4. Avanade: Microsoft platform–focused IT consulting company innovates with Power BI and Azure to improve employee retention
  5. Cerner: Global healthcare solutions provider moves to the cloud for a single source of truth in asset and configuration management

Update: Apparently the Cerner story was getting published while I was writing this post. Added to the list above.

I know that some people will look at these stories and discount them as marketing – there’s not a lot I can do to change that – but these are real stories that showcase how real customers are overcoming real challenges using Power BI and Azure. Being able to share these stories with the world is very exciting for me, because it’s an insight into the amazing work that these customers are doing, and how they’re using Power BI and Azure services to improve their businesses and to make people’s lives better. They’re demonstrating the art of the possible in a way that is concrete and real.

And for each public story, there are scores of stories that you’ll probably never hear. But the Power BI team is listening, and as long as they keep listening, I’ll keep helping the customers tell their stories…


[1] This makes me sound much more important than I actually am. I should ask for a raise.

[2] Seriously, if I do this, shouldn’t I be be a VP or Partner or something?

[3] Mainly boring work that is not otherwise mentioned here.

[4] This is just one more reason why having a diverse team is so important – this is work that would be brutally difficult for me, and she makes it look so easy!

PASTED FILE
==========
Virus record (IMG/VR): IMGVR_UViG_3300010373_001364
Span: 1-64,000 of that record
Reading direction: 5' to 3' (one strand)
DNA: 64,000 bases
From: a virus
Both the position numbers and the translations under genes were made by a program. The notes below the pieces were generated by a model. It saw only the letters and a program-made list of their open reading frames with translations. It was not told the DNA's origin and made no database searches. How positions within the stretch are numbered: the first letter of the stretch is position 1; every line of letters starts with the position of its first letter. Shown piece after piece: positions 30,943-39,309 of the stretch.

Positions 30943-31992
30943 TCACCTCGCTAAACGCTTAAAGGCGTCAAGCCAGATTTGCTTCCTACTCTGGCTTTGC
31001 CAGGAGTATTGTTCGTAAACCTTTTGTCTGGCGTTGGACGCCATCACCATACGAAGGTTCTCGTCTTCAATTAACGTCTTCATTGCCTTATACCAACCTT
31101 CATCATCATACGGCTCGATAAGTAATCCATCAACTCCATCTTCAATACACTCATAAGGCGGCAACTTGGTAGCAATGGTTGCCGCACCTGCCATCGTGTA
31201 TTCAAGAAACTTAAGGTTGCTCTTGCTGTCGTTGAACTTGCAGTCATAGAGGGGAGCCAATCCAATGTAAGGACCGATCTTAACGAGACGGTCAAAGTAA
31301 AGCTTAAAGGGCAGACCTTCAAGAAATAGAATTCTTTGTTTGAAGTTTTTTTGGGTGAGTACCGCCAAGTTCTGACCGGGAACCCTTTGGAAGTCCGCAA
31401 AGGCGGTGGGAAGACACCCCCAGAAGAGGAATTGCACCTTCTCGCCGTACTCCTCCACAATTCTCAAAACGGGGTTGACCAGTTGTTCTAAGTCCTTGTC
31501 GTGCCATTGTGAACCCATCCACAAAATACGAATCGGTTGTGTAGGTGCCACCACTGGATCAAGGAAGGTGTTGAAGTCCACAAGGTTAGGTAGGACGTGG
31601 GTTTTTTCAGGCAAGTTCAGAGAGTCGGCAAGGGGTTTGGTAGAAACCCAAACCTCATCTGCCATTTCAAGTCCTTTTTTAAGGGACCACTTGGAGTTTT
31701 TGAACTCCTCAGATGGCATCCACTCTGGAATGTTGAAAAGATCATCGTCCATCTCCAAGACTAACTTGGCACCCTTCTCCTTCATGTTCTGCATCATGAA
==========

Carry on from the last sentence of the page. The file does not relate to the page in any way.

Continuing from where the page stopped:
One diagram to rule them all

A few weeks back MVP Paul Turley blogged on Power Query performance and diagnostics. It was a good, useful post, but I wasn’t really the target audience and I probably would have forgotten about it if it weren’t for one thing.

This diagram.

pbi
It really says it all, doesn’t it?

Look at it.

Look at it again, and pause to thoughtfully consider its elegance and beauty.

In the time since Paul shared this post, I’ve been involved in any number of conversations[1] where customer stakeholders had questions about Power BI application performance. This type of conversation isn’t particularly new, but now I’ve started using this diagram[2] as a point of reference.

The results have been very positive. Although nothing in the diagram is new or particularly interesting on its own, having this simple visual reference for the components that make up the canonical end-to-end flow in a Power BI application have made my conversations more useful and productive. Less time is required to get all stakeholders to a point of shared understanding – more time can be devoted to identifying and solving the problem.

I don’t know if Paul truly appreciates the beauty of what he’s created. But I do. And you should too.


[1] In case you’ve been wondering why my blog and YouTube output has dried up this month, it’s because real life has been kicking my ass. I think I can finally see the light at the end of the tunnel, so hopefully we’ll be back with regular content before too long. Hopefully.

[2] This beautiful, simple, elegant diagram.